l. A carpet sweeper having a body, a rotatable brush mounted in the body and adapted to sweep debris into trays pivotally attached to the body, supporting wheels mounted on the trays to be moved therewith during opening and closing of the trays, the wheels in the closed position of the trays adapted to frictionally engage driving surfaces on the brush to drive the same, characterized in that the wheels are pivoted by crank arms'to the trays such that downward force on the body by an operating handle causes the wheels to move to the brush to drivingly engage the same with a force proportional to the downward force on the body.
2. A carpet sweeper as defined in claim 1 characterized in that the trays are pivoted along one edge to the body along the forward and rearward edges of the body, and the crank arms are pivoted to the trays adjacent the opposite edges thereof, the crank in operative position sloping upwards and away from the driving surface to a point such that downward force on the body causes the wheel and crank to pivot about the pivot point of the crank to the tray to bring the wheel into contact with the driving surface of the brush whereby the contact force is proportional to the downward force on the body.
3. A carpet sweeper comprising a body, wheelssupporting the body and to drive a rotatable brush to sweep debris into trays pivotally attached to the body along the front and rear edges of the body, and means to open and close the trays about the pivotal attachment, characterized in that the means comprise a rotatable cam centrally located on the body and having two camming surfaces each adapted to engage a member, each of which is connected to a respective one of the trays adjacent the pivotal attachment of the tray to the body, whereby upon actuation of the cam the members are guided for translatory movement to move the trays to the open and closed position.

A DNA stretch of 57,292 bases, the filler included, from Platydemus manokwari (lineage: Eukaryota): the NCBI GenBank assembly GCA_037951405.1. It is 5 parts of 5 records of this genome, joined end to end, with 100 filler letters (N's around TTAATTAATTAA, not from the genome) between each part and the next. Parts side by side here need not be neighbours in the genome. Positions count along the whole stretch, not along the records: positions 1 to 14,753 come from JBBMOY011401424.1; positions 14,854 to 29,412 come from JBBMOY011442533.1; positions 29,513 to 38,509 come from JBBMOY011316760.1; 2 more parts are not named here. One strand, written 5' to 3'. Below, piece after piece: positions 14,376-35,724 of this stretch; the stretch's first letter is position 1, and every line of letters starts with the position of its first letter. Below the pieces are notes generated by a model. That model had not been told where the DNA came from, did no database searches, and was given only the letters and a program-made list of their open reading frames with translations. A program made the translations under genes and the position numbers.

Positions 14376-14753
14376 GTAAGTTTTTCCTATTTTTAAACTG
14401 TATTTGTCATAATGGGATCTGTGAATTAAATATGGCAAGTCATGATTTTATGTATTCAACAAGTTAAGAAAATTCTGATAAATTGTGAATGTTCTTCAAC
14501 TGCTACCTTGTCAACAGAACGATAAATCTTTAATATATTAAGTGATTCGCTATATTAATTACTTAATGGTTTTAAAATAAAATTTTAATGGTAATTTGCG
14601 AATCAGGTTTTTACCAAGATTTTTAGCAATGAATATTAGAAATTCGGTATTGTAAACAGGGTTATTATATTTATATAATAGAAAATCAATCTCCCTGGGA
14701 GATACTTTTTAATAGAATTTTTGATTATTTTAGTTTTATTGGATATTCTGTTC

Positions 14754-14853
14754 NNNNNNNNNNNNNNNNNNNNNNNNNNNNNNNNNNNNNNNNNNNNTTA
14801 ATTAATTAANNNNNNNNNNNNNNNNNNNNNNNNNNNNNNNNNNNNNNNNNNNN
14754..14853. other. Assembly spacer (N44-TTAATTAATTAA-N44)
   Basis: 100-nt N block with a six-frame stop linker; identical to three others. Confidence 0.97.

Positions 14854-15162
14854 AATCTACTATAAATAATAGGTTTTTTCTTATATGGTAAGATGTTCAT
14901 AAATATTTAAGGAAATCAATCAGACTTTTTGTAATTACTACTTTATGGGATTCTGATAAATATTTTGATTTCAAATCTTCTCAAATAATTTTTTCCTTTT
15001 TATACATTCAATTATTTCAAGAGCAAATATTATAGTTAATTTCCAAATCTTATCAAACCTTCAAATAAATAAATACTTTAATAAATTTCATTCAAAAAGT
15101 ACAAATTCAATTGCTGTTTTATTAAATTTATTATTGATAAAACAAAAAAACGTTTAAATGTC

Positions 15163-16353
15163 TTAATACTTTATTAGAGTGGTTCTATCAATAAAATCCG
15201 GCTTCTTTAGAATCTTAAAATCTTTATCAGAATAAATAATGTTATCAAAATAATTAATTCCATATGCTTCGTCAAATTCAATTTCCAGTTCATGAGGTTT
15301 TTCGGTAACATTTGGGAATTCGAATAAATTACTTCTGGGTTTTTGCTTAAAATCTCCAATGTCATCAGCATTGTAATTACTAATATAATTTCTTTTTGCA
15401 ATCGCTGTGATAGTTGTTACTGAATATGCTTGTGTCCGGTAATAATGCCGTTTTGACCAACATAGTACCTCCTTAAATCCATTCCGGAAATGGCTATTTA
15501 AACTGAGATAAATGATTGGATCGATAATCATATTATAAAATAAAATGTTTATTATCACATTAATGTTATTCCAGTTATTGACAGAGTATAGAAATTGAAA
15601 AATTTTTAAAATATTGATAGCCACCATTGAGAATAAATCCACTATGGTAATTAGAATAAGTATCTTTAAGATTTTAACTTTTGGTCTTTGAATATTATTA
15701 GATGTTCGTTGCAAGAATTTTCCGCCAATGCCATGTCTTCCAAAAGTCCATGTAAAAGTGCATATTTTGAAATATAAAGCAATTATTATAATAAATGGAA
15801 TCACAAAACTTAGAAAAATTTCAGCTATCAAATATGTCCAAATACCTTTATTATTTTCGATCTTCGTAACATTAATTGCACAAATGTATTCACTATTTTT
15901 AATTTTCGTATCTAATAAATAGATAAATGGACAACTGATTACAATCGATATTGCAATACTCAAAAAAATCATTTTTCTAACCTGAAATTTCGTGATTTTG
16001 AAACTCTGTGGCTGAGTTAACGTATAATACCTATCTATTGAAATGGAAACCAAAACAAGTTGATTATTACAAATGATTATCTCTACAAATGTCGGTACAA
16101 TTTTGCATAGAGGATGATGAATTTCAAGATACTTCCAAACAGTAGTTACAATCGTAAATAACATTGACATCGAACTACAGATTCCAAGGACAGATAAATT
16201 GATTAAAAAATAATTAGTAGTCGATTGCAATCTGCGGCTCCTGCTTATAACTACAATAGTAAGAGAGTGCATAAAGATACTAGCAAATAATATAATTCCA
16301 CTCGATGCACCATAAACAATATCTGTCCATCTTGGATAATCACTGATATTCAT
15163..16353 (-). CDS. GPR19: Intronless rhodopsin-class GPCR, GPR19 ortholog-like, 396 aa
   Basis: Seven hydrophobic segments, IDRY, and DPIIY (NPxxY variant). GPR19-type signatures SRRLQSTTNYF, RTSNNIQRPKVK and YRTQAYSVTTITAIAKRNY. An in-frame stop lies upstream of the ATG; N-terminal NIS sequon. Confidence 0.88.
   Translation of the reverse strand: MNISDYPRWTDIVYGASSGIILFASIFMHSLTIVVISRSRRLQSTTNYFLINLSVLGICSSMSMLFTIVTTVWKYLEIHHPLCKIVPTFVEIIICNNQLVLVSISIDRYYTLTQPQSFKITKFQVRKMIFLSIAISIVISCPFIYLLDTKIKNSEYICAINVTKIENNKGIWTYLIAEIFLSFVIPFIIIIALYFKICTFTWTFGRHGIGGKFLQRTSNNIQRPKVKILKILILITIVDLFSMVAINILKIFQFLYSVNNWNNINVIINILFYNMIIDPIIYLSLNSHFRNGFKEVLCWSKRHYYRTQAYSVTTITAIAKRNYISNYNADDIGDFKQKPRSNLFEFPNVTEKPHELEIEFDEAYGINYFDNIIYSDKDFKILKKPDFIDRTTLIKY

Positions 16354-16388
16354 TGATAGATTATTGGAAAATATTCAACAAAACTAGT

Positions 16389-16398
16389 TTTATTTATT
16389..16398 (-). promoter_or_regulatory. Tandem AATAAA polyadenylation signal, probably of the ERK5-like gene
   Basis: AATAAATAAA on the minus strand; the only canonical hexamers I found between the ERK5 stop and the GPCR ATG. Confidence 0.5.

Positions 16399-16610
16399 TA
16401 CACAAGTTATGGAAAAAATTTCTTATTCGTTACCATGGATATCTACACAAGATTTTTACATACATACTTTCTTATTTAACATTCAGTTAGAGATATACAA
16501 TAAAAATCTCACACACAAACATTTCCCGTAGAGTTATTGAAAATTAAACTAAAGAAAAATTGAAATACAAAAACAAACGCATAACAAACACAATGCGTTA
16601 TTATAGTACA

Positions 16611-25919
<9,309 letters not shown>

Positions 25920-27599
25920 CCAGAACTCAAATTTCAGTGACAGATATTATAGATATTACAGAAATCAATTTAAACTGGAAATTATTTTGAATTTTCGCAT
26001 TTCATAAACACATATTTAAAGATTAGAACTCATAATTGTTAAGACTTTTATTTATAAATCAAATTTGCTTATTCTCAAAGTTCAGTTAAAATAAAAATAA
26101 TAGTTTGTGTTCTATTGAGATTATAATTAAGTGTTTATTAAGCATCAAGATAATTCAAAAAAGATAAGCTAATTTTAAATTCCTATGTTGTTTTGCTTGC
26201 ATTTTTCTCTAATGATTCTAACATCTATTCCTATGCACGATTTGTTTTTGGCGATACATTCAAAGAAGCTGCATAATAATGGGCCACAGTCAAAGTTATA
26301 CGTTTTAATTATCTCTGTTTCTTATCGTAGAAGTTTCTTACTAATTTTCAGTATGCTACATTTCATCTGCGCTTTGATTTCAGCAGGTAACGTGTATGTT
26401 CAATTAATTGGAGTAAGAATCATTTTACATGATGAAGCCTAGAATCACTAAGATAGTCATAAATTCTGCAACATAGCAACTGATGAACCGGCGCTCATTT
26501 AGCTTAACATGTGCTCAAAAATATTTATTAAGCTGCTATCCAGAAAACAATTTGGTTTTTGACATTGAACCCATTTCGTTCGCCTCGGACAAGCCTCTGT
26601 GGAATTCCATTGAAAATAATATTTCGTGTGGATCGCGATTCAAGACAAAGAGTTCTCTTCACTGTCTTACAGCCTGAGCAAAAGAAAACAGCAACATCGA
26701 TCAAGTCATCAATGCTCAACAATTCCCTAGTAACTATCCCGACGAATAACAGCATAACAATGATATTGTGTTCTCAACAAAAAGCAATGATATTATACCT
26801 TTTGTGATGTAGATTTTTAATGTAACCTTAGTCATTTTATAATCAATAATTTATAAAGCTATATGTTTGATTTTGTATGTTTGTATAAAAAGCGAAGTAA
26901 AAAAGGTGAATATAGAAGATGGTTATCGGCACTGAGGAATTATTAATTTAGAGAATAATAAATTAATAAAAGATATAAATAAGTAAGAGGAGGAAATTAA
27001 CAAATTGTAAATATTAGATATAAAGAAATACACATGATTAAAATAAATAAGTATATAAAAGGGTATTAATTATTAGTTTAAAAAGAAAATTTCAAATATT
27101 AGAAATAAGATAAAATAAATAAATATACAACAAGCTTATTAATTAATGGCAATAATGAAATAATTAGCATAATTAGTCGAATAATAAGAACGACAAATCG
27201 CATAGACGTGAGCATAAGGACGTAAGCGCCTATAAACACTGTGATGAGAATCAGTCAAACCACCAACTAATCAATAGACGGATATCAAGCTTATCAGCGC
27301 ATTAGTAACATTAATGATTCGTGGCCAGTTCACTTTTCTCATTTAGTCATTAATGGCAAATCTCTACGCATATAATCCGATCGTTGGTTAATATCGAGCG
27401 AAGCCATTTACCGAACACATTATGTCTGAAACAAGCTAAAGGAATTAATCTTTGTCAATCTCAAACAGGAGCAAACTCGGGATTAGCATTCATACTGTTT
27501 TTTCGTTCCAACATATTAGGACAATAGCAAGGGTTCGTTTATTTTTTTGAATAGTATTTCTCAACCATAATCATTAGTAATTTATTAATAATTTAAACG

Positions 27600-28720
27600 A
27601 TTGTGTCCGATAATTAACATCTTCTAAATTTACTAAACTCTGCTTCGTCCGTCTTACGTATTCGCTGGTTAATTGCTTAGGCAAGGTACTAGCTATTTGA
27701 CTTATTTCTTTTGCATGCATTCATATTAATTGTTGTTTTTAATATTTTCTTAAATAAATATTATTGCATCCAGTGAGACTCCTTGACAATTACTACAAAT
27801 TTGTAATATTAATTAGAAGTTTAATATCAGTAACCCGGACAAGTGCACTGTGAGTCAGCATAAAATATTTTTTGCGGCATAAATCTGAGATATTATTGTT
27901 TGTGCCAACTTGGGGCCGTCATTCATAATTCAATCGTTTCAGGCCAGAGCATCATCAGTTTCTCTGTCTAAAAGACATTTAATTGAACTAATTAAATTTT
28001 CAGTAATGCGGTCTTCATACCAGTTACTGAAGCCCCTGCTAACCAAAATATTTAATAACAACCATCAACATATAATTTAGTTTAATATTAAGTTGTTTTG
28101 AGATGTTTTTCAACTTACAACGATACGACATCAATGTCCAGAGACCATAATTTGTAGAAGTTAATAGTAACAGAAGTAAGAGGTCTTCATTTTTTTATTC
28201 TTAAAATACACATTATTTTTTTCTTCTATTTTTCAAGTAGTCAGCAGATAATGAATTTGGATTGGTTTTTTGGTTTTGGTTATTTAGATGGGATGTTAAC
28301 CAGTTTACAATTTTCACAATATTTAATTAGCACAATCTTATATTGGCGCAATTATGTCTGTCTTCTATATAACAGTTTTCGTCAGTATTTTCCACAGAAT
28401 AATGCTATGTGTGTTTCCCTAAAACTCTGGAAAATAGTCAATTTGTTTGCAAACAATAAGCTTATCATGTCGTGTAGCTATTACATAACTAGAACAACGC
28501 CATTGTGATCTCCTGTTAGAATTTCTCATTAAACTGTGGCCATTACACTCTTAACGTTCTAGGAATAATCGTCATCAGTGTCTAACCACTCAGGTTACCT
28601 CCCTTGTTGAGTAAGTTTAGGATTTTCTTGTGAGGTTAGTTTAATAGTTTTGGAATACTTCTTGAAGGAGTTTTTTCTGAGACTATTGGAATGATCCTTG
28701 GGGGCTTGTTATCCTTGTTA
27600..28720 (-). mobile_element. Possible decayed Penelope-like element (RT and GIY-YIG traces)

4. A carpet sweeper according to claim 3 further characterized in that each of the members comprises a substantially U shaped metal member with the arms of the U intermediate of their length being bent out of the U, these outer ends of the arms being attached to the trays.
5. A carpet sweeper according to claim 3 characterized in that the cam is of elongated shape with a camming surface at each end thereof adapted to slidably engage a straight portion of one of the members, spring means being provided between each of the members and the cam to retain the members in contact therewith and return the members and the trays to their closed position on the desired movement of the cam.